There was a day when the structure was the most important part of someone’s life.  The craftsmanship and unimaginable hours of toil necessary to build the little stone arch took all the attention of the men who built it, nearly one hundred and seventy years ago.

Every stone had to be cut by hand, chipped and formed by hammer and chisel, before being laid in place.  Each one rested, without mortar, between neighboring stones which eventually would reach up to form the arch that wagons would drive across, horses and mules would gallop over, and even in later years, automobiles would ease up and over to avoid the rushing water below.

At one time, the bridge was a necessity, as well as a thing of beauty.  Almost certainly, the folk who used it praised the forethought of those who had planned and carried out its construction.  That day is long past.

The celebrated structure is nothing more than a dim memory to most.  Not even that to many others.  The folks living on the farms around about are as likely as not to be unaware of its very existence.  I know, because I asked them.

There is no road that leads to it today.  No one maintains the integrity of the bridge at all and it is likely to collapse completely very soon.

Yet, it once stood as a proud testimony to craftsmanship and hard work.  No one who passed that way failed to recognize the importance of the little bridge to their freedom to travel east and west across the waterway with ease.

What once was essential is now irrelevant.

My aching feet, however, are a different story.

You know, I normally pay little attention to my feet.  But oh, how important those two ugly things at the ends of my legs seemed to me in the middle of that river.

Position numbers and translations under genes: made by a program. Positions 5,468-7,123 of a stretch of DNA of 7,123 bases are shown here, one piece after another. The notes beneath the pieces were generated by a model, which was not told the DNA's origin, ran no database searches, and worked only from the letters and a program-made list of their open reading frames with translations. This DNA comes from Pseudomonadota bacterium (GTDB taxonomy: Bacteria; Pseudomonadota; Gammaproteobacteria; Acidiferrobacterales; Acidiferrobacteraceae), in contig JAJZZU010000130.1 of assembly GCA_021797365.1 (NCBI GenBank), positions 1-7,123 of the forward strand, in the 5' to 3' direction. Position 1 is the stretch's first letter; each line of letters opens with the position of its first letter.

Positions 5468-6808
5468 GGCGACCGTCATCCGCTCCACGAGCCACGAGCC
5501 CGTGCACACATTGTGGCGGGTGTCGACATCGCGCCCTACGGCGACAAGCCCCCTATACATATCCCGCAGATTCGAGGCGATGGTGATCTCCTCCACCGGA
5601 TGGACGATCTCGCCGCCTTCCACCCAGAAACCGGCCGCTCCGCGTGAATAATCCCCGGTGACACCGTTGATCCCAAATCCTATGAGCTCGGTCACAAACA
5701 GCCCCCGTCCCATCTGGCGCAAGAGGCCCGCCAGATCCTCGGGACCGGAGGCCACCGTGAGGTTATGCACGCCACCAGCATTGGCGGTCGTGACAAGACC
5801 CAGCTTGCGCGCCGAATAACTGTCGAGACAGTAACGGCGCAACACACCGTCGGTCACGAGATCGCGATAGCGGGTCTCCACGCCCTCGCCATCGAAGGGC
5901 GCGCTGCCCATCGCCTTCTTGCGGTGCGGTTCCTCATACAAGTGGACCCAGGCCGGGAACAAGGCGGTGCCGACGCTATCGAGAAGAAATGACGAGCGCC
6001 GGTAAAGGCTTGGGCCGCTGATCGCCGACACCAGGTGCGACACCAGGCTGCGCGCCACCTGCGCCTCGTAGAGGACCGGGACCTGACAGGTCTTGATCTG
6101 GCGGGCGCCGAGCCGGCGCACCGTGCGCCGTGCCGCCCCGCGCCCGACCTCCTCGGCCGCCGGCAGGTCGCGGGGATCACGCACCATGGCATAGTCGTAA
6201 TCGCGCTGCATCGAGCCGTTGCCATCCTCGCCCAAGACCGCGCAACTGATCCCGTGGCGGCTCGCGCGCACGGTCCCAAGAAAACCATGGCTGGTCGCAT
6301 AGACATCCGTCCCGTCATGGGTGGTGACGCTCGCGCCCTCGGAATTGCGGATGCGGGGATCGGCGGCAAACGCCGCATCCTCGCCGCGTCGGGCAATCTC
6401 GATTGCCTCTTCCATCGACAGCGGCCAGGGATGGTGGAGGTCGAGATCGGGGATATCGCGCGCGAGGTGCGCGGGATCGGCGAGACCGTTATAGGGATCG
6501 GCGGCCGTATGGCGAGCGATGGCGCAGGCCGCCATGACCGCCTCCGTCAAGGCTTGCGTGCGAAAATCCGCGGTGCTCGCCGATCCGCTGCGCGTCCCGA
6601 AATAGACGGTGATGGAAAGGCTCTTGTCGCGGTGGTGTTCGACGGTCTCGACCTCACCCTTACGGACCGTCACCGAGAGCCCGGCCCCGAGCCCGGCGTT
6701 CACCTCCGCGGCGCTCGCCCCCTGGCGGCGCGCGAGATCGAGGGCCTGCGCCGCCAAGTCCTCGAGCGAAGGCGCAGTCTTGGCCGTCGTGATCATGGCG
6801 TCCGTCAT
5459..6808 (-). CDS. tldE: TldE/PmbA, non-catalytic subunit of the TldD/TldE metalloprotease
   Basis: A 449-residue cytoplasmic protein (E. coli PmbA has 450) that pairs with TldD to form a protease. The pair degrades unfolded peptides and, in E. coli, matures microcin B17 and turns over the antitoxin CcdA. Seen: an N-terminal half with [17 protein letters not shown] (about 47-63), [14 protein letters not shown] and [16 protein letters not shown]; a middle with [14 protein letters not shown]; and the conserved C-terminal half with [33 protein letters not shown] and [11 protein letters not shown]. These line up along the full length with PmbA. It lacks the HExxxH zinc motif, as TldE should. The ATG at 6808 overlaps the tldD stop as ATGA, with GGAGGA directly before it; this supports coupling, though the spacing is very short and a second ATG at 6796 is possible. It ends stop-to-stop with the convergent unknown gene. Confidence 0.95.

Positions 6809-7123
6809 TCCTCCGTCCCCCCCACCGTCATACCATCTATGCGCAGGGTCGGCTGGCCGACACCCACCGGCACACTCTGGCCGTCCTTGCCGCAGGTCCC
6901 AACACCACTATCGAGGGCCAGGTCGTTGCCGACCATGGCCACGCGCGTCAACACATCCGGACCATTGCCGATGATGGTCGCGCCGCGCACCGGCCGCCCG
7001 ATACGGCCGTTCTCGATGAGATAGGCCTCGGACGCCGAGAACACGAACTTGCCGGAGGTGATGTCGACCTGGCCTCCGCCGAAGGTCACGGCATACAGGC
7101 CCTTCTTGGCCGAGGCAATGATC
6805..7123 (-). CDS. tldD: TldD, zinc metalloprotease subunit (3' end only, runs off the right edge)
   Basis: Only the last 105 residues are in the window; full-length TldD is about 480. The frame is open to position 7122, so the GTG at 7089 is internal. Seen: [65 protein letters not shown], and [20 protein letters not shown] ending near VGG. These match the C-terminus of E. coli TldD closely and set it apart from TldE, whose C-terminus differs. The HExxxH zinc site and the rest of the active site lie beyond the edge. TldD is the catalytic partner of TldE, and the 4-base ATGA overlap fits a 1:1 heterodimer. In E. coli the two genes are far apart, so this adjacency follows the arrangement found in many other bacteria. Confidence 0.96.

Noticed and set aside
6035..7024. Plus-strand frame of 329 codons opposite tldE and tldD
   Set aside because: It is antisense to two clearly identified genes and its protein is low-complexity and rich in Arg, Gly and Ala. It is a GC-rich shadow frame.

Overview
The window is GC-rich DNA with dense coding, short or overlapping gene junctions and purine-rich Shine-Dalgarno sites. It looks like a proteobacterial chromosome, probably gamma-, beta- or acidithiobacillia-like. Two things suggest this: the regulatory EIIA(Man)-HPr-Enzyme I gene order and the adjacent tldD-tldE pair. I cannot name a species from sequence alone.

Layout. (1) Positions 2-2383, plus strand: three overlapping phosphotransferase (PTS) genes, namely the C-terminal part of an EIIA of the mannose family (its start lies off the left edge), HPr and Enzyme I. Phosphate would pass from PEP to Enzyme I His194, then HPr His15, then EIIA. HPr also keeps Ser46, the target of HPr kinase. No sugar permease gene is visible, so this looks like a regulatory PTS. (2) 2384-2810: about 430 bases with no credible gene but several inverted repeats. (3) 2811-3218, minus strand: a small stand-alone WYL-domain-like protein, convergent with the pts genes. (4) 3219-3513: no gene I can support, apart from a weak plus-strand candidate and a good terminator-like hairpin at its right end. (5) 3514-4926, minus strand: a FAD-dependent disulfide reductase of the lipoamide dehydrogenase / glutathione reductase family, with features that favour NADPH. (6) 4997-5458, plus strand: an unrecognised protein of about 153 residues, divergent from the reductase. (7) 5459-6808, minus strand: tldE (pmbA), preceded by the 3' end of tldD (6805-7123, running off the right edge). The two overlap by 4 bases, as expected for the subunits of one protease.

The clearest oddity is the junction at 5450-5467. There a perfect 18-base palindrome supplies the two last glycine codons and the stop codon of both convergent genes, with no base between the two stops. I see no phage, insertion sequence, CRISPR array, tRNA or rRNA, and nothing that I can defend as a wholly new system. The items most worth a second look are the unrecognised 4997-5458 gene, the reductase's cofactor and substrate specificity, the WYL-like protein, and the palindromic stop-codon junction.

The Savior thought feet were important.  He spent some of His last moments on earth with his followers making sure their feet were clean. (John 13:1-17)

Taking on the role of a servant, He reminded them that even those seemingly unimportant things were of great import to Him.

He washed their dirty feet.  Their stinking, road-worn feet.

It should be so for us today, also.  Our Savior turned the world upside down.  He did it so we would turn the world upside down.

The first shall be last, and the last shall be first. (Matthew 20:16)

If we want to be great, we must learn to be servants. (Matthew 20:26-27)

Feet, for all their disadvantages and dishonor, perform an essential function.  We count on them to get us from Point A to Point B.  When they fail to answer the call to duty, we instantly understand their significance.

Did you know the prophet describes them as beautiful when they are carrying the Good News?  Somehow, I think I might have chosen a different description, but there it is—How beautiful on the mountains are the feet of them that bring good news.  (Isaiah 52:7)

Beautiful.  Feet.  Beautiful.

Bridges are nice.  They make life easier.

But, bridges crumble and decay.  People forget they ever existed.

Our service is a legacy that will last far beyond our years on this earth.

Perhaps, it’s time to take care of the things that really matter.

When we bend to serve, we lend aid to the King of all Creation.

Feet might be a good place to start.

He bent to serve us.

How can we do less?




What does love look like? It has the hands to help others. It has the feet to hasten to the poor and needy. It has eyes to see misery and want. It has the ears to hear the sighs and sorrows of men. That is what love looks like.
(Augustine of Hippo ~ Roman theologian ~ 354-430)


But how can they call on him to save them unless they believe in him? And how can they believe in him if they have never heard about him? And how can they hear about him unless someone tells them?  And how will anyone go and tell them without being sent? That is why the Scriptures say, “How beautiful are the feet of messengers who bring good news!”
(Romans 10:14-15 ~ NLT)







© Paul Phillips. He’s Taken Leave. 2016. All Rights Reserved.